August 10, 2016
United States Holocaust Memorial Museum Hosts Premier Chicago Benefit “What You Do Matters” Chicago Luncheon
Chicago’s Clemantine Wamariya, human rights advocate and Rwandan genocide survivor, to be honored with the Museum’s National Leadership Award — its youngest recipient
CHICAGO — The United States Holocaust Memorial Museum will host its biggest annual philanthropic event and honor local leader Clemantine Wamariya for her work on genocide prevention and preserving Holocaust memory at the “What You Do Matters” Risa K. Lambert Chicago Luncheon on September 14. New York Times best-selling author Jennifer Teege, who wrote My Grandfather Would Have Shot Me: A Black Woman Discovers Her Nazi Past, will give the keynote address.
More than 2,500 people, among them 150 area Holocaust survivors, are expected to attend the event at the Sheraton Grand Chicago. A major part of this year’s luncheon will honor the late Elie Wiesel, Holocaust survivor, Nobel laureate and the Museum’s Founding Chairman.
“For the past 27 years, Chicagoans have graciously and generously donated their time and money to the U.S. Holocaust Memorial Museum,” says Jill Weinberg, director of the Museum’s Midwest Regional Office. “Their support allows us to honor survivors and victims of the Holocaust by properly telling and collecting their stories. We continue to bring the lessons of the Holocaust to new generations and work tirelessly to do for people threatened with genocide today what wasn’t done for Europe’s Jews.”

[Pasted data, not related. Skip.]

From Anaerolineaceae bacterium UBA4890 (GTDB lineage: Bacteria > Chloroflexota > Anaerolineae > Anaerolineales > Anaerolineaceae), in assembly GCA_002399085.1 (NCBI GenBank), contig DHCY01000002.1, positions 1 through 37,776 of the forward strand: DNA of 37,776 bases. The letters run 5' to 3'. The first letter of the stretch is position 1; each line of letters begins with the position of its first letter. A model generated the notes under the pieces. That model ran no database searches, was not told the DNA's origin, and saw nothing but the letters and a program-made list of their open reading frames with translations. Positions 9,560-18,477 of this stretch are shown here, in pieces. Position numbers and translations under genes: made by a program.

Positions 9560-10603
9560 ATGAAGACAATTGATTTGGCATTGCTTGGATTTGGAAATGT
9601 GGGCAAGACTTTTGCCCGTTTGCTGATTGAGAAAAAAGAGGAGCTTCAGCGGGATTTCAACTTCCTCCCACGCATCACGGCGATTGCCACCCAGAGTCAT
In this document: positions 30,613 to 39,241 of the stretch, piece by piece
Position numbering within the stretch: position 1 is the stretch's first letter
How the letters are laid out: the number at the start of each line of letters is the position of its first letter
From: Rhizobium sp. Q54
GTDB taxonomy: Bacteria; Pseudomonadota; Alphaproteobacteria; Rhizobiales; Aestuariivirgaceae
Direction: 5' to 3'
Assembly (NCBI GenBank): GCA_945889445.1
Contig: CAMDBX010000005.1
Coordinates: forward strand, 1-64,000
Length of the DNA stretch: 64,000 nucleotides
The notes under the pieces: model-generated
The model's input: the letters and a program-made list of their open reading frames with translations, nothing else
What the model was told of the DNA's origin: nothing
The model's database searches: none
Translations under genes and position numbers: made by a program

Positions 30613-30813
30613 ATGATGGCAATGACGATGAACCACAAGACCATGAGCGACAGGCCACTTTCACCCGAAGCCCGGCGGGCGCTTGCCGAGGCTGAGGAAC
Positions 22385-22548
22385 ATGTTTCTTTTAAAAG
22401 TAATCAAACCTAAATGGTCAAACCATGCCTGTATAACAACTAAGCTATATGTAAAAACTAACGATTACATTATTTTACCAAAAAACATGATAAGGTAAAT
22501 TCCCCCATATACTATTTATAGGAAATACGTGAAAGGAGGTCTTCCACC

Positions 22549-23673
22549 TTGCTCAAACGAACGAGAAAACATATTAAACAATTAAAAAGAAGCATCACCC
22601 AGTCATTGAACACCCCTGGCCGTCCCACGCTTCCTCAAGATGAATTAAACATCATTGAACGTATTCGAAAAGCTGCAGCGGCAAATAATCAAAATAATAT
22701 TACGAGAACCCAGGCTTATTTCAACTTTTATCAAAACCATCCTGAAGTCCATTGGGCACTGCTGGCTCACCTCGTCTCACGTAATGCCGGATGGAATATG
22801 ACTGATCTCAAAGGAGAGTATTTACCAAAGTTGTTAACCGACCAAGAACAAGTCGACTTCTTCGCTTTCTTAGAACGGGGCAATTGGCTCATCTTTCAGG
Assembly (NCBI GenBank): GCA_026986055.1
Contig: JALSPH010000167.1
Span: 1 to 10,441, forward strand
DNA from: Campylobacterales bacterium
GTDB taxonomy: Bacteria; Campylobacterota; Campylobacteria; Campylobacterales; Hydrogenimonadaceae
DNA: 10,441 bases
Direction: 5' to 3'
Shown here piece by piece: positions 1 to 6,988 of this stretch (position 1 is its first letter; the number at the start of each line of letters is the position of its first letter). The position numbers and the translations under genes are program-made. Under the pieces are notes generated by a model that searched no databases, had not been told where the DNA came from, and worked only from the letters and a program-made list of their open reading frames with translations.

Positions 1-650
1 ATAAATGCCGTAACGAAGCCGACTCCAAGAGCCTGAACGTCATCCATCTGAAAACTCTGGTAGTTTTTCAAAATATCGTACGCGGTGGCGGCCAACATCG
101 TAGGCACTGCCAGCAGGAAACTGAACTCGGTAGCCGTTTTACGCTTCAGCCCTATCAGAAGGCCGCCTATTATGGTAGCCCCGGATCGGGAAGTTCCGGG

The luncheon, which is expected to raise more than $5 million, supports the Museum’s $540 million comprehensive campaign, Never Again: What You Do Matters. The Museum is making critical investments to keep Holocaust memory alive as a relevant, transformative force in the 21st century. Among the key investments is the construction of the David and Fela Shapell Family Collections, Conservation, and Research Center, set to open next year. The center will house the collection of record on the Holocaust — artifacts, documents, and photographs collected from Holocaust survivors and their families and others — and serve as a vital hub in furthering Holocaust scholarship.
This year’s luncheon is being chaired by Linda Levinson Friend and Bill Friend of Lincoln Park; their families have been loyal supporters of the Museum since before the Museum stood on the National Mall.
At the luncheon, the Museum will be awarding its National Leadership Award to Wamariya, a human rights advocate and social entrepreneur whose involvement with the Museum began as a sophomore at New Trier High School. The 28-year-old will be the youngest recipient of the National Leadership Award, which are presented to outstanding individuals, foundations, or corporations in recognition of their exceptional contribution to benefit the community in ways that advance the values and mission of the Museum. Past Chicago honorees include Alice and the late Robert Abt (2015); Fern and Manny Steinfeld (2014); and Ann Wolk Krouse and Paul Krouse (2013).